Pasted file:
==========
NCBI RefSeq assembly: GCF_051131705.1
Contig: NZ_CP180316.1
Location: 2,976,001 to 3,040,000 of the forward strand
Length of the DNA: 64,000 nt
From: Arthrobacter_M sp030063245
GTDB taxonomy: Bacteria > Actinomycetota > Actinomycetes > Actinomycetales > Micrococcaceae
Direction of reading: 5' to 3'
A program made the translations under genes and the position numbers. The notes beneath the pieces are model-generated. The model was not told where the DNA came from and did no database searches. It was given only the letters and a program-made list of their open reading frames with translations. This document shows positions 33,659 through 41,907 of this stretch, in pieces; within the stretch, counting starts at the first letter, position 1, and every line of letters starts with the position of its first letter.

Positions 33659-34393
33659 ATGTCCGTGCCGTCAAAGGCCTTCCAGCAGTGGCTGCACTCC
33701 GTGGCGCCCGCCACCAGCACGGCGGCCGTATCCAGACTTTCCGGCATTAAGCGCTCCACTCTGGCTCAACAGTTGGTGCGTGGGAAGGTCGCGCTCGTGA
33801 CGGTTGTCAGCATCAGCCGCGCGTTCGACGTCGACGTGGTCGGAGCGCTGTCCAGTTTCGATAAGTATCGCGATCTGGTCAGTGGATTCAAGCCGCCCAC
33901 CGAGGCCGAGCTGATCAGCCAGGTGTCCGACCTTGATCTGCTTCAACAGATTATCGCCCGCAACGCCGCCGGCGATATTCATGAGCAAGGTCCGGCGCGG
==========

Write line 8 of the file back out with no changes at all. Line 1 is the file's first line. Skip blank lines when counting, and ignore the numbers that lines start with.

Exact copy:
A program made the translations under genes and the position numbers. The notes beneath the pieces are model-generated. The model was not told where the DNA came from and did no database searches. It was given only the letters and a program-made list of their open reading frames with translations. This document shows positions 33,659 through 41,907 of this stretch, in pieces; within the stretch, counting starts at the first letter, position 1, and every line of letters starts with the position of its first letter.